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Uruguay v Germany: Golden Boots, Golden Boys Compete To Be Losers

CAPE TOWN SOUTH AFRICA - Diego Forlan positively prances across the pitch after netting a goal. (Photo by Richard Heathcote/Getty Images)
CAPE TOWN SOUTH AFRICA - Diego Forlan positively prances across the pitch after netting a goal. (Photo by Richard Heathcote/Getty Images)
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Does any other sport have a loser final? Do other teams compete for third place? Or is today's match between Uruguay and Germany unique to soccer?

This game decides nothing but the right to claim the title of "third place finisher, World Cup 2010". Yet considering the two semi-final matches, I can't fathom how anyone wouldn't want to watch the loser final. La Celeste played like madmen against Netherlands--well, in the last few minutes, at least, when they very nearly found an equalizer after scoring their second in the 92nd minute. Luis Suarez, who will receive a sprawling mansion and twenty virgins upon his return to Uruguay, will be back for this game, and assuming Diego Forlan has recovered from his thigh injury, these two could be causing havoc for the Germans. While I applaud Suarez for his handball that allowed Uruguay a chance at 3rd place, I would've loved for them to face Holland with him available. The Dutch defense is vulnerable, and Suarez would've managed to get behind the back line in ways that Maxi Pereira was unable to do until the very end of the match.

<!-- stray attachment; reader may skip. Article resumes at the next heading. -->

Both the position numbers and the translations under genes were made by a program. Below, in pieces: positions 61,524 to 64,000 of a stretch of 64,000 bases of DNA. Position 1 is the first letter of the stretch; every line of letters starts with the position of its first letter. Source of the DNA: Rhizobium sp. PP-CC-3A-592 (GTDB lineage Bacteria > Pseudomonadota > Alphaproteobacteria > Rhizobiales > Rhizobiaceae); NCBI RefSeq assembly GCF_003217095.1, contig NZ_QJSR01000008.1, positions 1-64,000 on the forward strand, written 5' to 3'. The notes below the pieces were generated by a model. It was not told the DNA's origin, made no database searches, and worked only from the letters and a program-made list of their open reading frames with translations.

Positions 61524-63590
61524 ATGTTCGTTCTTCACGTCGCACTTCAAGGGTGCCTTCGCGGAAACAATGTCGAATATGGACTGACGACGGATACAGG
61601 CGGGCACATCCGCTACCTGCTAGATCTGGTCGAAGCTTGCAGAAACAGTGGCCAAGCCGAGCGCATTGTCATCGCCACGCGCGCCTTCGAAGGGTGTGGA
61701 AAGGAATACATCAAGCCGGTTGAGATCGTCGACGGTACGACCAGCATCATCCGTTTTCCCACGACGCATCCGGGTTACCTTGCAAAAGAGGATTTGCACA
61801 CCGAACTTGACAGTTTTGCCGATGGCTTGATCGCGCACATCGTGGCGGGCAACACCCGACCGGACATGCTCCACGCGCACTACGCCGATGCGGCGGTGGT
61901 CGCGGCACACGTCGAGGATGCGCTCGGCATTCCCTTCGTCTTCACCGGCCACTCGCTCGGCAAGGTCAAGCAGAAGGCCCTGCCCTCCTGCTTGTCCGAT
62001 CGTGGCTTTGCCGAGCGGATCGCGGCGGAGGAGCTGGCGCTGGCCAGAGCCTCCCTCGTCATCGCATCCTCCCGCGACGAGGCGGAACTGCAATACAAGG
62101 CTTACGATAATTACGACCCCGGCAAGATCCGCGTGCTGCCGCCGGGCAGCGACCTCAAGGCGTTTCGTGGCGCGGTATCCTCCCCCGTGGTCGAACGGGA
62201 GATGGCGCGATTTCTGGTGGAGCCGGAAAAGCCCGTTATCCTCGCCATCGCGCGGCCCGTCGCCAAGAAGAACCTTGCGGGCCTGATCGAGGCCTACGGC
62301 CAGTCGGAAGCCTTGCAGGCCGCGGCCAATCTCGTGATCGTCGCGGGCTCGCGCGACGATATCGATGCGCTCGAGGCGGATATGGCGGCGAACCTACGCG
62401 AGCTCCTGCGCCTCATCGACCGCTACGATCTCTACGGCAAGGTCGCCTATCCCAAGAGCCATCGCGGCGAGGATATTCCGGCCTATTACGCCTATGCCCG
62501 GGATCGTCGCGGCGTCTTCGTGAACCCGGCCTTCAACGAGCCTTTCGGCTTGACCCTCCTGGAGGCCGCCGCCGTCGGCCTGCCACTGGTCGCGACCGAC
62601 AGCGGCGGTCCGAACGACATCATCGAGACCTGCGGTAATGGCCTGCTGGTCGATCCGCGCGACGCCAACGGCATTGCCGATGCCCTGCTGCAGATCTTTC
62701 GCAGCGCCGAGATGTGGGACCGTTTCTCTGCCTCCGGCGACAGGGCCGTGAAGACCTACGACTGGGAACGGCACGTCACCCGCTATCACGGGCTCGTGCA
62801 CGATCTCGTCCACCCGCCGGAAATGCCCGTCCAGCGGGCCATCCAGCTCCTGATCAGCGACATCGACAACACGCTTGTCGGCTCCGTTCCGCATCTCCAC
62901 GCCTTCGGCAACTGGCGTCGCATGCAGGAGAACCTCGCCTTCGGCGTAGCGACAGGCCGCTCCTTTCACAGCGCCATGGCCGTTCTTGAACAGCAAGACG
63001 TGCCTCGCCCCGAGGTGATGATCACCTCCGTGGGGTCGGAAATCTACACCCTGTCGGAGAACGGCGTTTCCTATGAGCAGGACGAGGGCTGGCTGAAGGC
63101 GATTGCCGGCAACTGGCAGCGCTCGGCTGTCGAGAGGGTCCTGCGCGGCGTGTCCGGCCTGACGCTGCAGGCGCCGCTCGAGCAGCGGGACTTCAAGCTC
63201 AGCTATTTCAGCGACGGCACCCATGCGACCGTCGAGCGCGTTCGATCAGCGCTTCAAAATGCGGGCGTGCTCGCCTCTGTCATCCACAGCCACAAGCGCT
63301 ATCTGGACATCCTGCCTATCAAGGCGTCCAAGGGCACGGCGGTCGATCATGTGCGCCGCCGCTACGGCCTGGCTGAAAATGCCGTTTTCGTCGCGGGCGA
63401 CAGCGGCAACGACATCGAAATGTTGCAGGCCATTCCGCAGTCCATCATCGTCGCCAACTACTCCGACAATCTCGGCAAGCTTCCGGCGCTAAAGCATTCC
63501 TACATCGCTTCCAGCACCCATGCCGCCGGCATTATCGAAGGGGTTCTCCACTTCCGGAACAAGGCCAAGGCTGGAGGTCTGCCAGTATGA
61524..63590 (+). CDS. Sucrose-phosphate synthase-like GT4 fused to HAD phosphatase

Germany v Spain, on the other hand, provided quiet drama throughout the match. Anyone who defines exciting soccer as high-scoring, or can only appreciate fast-paced matches with thrilling breakaways, probably fell asleep for this match, particularly since Martin Tyler had the microphone at ESPN. Until this point, Germany had capitalized on other teams' mistakes, pouncing on the ball and running through disorganized defenses. But when Spain wouldn't give up the ball--or even when they did, they were able to close back down rather than fall apart--the lauded German offense was unable to find a goal. The control of Spain combined with consistent, rapid threats from Germany made for a very sexy match (though it would've been sexier had Fernando Torres not been denied a clear goal-scoring opportunity when Pedro refused to pass him the ball).

And now we come to the loser final, where in addition to the third place trophy, there's another award possibly up for grabs: The Golden Boot. David Villa and Wesley Sneijder lead the competition for most goals scored, each with five, but Thomas Mueller and Miroslav Klose each have four. Diego Forlan also has four, while Luis Suarez has scored three. Could the Golden Boot fit one of these loser-final candidates?

As much as I'd love to see the golden-locked Forlan outfitted with golden boots, I'm going to have to disagree with those predicting many goals in this match. While the teams really have nothing to play for except pride and pretty shoes, these are two squads with well-constructed defenses. I can't imagine that either team will run rampant through the solid back lines--even if that's what most fans are hoping to see today.